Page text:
ALEXANDRIA, VA – Last year, Alexandria Freemason McArthur Myers submitted an application to the Virginia Department of Historic Resources asking that one of Alexandria’s proudest institutions finally get the recognition it deserves. On Saturday, March 23, 2019, that new historical marker for Universal Lodge No. 1, which is among just 10 such markers granted in all of 2018, was dedicated with a long-overdue celebration.
The text on the marker reads: “Prince Hall Masonry originated in Massachusetts in 1775 when a lodge attached to the British army initiated Prince Hall and 14 other free black men as Freemasons. Universal Lodge No. 1, the first Prince Hall lodge in Virginia, was established in Alexandria on 5 Feb. 1845. According to tradition, founders William Dudley, Benjamin Crier, and Sandy Bryant were seamen who had become masons in Liverpool, England, in the 1830s. They later joined Social Lodge No. 1 in Washington, DC, and worked to charter a new lodge across the Potomac River. Before the Civil War, Universal Lodge No. 1 met secretly in a house on South Royal Street in Hayti, a black enclave.”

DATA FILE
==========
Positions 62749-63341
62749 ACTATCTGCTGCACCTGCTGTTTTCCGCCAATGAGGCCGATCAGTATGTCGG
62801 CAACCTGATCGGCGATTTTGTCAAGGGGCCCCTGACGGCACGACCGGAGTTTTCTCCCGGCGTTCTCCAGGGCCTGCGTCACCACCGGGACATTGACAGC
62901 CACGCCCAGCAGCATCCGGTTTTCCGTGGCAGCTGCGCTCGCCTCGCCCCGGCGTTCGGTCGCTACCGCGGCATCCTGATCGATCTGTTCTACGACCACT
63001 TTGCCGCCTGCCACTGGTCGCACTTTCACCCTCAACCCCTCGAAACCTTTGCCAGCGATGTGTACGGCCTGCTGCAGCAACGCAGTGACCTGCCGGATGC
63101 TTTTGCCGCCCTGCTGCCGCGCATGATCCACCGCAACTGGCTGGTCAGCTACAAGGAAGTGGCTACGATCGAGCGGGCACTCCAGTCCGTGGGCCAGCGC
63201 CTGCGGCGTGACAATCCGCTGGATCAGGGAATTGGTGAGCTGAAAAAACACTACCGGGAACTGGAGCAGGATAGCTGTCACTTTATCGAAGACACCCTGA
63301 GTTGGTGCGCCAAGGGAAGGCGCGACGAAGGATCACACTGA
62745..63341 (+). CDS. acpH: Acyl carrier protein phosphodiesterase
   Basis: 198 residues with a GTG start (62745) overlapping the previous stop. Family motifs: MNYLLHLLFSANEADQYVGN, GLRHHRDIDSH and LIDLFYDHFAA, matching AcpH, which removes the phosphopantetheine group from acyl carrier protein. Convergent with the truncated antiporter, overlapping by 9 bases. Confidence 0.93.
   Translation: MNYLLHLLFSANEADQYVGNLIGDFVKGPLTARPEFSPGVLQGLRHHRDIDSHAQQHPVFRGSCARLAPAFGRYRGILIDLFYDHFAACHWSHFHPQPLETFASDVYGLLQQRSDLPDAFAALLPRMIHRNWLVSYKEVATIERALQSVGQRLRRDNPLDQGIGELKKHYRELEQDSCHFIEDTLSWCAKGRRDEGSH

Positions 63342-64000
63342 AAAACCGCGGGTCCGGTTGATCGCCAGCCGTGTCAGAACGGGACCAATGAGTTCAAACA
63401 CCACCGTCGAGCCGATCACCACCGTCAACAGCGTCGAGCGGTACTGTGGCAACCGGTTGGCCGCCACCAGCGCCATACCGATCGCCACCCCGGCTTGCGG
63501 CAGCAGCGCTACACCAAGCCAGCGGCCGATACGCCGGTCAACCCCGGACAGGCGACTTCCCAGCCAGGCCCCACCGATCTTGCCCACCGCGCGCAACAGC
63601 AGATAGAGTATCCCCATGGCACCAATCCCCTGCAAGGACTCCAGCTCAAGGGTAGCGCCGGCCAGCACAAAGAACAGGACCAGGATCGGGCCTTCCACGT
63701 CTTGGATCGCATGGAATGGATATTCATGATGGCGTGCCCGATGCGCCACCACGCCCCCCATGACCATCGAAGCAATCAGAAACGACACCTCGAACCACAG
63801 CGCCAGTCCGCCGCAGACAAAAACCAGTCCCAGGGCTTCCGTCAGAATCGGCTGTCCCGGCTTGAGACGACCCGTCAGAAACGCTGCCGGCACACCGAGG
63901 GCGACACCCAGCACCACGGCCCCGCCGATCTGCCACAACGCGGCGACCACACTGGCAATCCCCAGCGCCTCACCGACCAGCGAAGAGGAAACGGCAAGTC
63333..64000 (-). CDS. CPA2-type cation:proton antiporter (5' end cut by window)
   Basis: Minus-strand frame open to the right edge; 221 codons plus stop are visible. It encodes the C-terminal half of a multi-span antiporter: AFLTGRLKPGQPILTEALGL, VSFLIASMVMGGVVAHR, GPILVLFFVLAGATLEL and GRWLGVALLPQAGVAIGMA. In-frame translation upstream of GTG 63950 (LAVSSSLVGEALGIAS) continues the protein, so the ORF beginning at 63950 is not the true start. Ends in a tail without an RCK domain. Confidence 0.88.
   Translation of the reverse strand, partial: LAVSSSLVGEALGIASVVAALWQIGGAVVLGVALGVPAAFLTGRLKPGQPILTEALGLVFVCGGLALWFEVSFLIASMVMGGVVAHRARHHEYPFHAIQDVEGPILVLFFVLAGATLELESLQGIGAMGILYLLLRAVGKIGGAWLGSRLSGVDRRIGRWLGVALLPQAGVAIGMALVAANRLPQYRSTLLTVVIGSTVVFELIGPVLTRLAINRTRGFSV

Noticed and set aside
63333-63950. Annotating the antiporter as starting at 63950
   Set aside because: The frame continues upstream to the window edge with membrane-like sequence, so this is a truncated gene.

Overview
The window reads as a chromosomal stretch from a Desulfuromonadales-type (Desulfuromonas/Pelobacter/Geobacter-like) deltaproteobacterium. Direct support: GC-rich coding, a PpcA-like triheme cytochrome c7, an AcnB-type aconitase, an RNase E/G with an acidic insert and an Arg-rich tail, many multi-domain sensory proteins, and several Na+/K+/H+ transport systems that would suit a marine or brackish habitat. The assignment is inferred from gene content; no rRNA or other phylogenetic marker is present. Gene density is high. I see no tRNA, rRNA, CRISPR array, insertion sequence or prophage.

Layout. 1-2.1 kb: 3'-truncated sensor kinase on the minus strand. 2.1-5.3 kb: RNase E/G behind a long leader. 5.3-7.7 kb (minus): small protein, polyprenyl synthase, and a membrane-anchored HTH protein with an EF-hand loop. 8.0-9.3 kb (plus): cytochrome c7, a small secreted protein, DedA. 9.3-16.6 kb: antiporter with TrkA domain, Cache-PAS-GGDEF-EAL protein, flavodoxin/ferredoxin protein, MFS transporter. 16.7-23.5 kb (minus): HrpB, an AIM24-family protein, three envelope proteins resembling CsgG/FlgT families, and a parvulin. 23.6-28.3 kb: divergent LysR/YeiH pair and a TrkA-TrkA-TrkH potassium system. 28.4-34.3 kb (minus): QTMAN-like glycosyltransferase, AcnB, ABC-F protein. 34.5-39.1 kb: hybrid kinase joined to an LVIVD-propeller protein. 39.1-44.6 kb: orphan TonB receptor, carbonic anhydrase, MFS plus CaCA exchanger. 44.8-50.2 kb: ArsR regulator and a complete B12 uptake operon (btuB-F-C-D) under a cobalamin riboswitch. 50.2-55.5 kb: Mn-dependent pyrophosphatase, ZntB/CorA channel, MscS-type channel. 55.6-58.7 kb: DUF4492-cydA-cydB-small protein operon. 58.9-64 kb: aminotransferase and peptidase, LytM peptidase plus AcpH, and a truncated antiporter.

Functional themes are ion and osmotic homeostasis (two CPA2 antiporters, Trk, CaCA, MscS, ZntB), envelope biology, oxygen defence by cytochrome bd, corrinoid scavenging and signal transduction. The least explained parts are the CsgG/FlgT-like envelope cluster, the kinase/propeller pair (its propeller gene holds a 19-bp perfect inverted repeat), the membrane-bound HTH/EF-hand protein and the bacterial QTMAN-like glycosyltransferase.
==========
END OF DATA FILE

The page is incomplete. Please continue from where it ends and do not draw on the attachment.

Throughout North America, the Caribbean and Europe there are Freemasons whose lineage began in Boston in 1775, when Prince Hall and 14 other freed black men secured a charter to join the international association.
The history of the Prince Hall Masons is exceptional, especially given the time in this country when the Lodge was founded.
With their texts of black lettering against a silver background and their distinctive shape, Virginia’s state historical highway markers are hard to miss along the commonwealth’s roadways. There are now more than 2,500 of them erected in Virginia to commemorate people, places, or events of regional, statewide, or national significance.
Virginia’s historical marker program is the oldest such program in the nation, beginning in 1927 when a handful of markers were erected along U.S. 1 between Richmond and Mount Vernon.